Kindergarten Rebel

"I want to! I want to!" I hastily exclaimed as my dad got up from his desk. My change of heart came too late...

So goes a favorite family tale centered on my attempt at defiance as a five-year-old. My dad was a teacher, and in the evenings he often planned lessons, typed up assignments or tests, and corrected student work. I sometimes played "go-fer" by fetching materials he needed or throwing away old papers. This was usually a role I enjoyed filling.

But on this particular occasion I had decided I was tired of playing teacher's assistant. When my dad gave me a task, I answered with uncharacteristic sass, "If I want to." His response was swift, and though I hurriedly assured him I did want to obey, I was too late to avoid a well-deserved spanking.

As a normally compliant child, more than my bottom felt the pain of his displeasure. It hurt to be out of my dad's favor. But before long, things began to be right in my small world again. At bedtime I was able to say a little tearfully, "I think Dad still loves me."

If only our cycles of sin, discipline, repentance, and restoration could always be so brief and so simple. But of course, we often dig holes for ourselves that go much deeper, do more damage to others, or ourselves and require greater time and effort to climb out of. When we are trapped in a behavior pattern that is foolish or just plain sinful, it may seem there is no way back. Thanks be to God, the beautiful truth is that while there may be pain in the process, our loving Father is waiting and ready to help us get out of the pit. While he is at work in us and in our situation, here are some truths we can hold on to.

Discipline is an act of loving correction, not a sign of rejection

Those of us who are parents know that we often fail to administer discipline well. Mixed in with our desire to save our kids' future difficulty is our own complex mix of feelings such as frustration, hurt, or embarrassment. Due to our imperfection and their immaturity, kids often see discipline as an angry response rather than helpful guidance. Most of us carry that warped view of discipline into our adult lives. 

That is unfortunate, because when we are on the wrong road the most loving thing someone can do is point it out and direct us back to the right one. While other people's motives and methods may be questionable, God's never are. His desire is always for our good and for reconciliation.  

The writer of Hebrews put it this way, "Our fathers disciplined us for a little while as they thought best; but God disciplines us for our good, that we may share in his holiness.  No discipline seems pleasant at the time, but painful.  Later on, however, it produces a harvest of righteousness and peace for those who have been trained by it."(12:11) I may not like the pain part, but I am ready to harvest some righteousness and peace!  When I sense God's hand of discipline, I can thank him that he cares enough to train me.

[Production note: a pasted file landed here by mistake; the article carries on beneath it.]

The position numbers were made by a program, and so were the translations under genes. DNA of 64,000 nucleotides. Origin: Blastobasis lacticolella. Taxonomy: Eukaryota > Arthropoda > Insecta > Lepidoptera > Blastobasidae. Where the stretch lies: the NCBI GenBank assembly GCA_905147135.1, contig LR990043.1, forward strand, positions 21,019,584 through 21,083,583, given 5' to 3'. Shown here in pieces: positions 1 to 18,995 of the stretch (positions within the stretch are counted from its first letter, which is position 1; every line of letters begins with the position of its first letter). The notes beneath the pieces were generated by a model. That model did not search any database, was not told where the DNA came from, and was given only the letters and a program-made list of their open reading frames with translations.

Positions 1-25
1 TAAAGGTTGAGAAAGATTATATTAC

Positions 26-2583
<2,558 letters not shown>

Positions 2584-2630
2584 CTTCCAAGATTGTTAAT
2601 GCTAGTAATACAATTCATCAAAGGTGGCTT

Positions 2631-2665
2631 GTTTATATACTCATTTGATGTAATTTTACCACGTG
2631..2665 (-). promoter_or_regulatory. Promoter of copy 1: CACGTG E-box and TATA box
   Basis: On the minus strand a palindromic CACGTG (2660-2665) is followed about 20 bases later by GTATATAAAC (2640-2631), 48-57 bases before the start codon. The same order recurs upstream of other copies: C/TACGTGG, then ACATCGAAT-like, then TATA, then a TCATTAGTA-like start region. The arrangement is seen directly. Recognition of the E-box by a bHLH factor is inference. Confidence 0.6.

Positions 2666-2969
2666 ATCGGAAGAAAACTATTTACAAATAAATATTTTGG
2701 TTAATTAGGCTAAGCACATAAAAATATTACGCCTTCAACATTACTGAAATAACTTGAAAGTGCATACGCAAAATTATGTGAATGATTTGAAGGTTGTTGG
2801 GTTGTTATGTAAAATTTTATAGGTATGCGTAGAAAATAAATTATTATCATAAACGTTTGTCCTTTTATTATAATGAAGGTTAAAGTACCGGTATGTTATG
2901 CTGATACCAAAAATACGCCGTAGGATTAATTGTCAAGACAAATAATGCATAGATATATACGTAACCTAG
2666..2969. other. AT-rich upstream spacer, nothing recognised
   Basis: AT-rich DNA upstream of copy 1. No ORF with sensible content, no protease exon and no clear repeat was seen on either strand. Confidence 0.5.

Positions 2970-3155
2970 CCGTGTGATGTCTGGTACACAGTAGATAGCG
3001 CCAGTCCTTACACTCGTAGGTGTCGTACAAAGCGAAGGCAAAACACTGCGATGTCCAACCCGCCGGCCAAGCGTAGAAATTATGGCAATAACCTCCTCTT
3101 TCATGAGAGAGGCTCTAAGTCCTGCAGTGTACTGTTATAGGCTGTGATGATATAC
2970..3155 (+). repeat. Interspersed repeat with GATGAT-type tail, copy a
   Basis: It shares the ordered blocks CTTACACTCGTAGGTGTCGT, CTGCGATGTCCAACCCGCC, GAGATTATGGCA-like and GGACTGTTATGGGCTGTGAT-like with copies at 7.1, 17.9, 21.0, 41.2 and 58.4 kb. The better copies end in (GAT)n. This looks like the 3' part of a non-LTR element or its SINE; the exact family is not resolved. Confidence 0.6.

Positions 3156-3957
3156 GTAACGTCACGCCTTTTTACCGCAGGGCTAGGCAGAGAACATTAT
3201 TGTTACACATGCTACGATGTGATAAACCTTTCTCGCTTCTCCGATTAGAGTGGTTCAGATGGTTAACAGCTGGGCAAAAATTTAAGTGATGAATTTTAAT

Our actions will have consequences

What I view as external discipline is sometimes just the logical result of my actions.  When I fail to exercise good habits of eating and exercise, I am not as fit and don't feel as good.  If I procrastinate doing important tasks or use poor time management so that I am running behind, I get poor results in my work and arrive late to appointments.  As one of my children found out, irresponsible money management leads to an overdrawn bank account and unwelcome fees. 

The results of sinful behavior are significantly more damaging than extra pounds, diminished job performance, or tight finances. Galatians 6 warns us "a man reaps what he sows." A more vivid and sobering picture of the fruit of sin is painted for us in James 1, "Then, after desire has conceived, it gives birth to sin; and sin, when it is full-grown, gives birth to death." The death may be a loss of trust, the severing of a relationship, or spiritual death and separation from God. These devastating consequences aren't something done to us. They are the harvest of the seed we have sown.

We are never beyond the reach of our Father's love

Sin causes ugly results.  It may yield its predictable crop of unavoidable consequences.  It may bring corrective discipline from our heavenly Father.  But it does not have to end in estrangement.  God earnestly desires restoration.  He invited the Israelites through Isaiah, "Seek the Lord while he may be found; let the wicked forsake his way...let him turn to the Lord and he will have mercy on him, and to our God for he will freely pardon."(55:6-7) When the human race showed ourselves incapable of turning towards him, he made the first move by sending Jesus that we may "have life, and have it to the full."  

This invitation holds true for any who come to Jesus for the first time, so that they may know the truth and be set free. It is also true for those of us who know him, but have stubbornly set our jaws and crossed our arms, ignoring his instructions.  1 John 1:9 assures us that "if we confess our sins, he is faithful and just and will forgive us our sins and purify us from all unrighteousness."  

Whether you've walked in rebellion for a long time or only briefly, today is the day to accept his offered grace.  This night, you can go to sleep in the sweet peace of restored relationship.  Your Daddy still loves you.

 

Susan DaughertyComment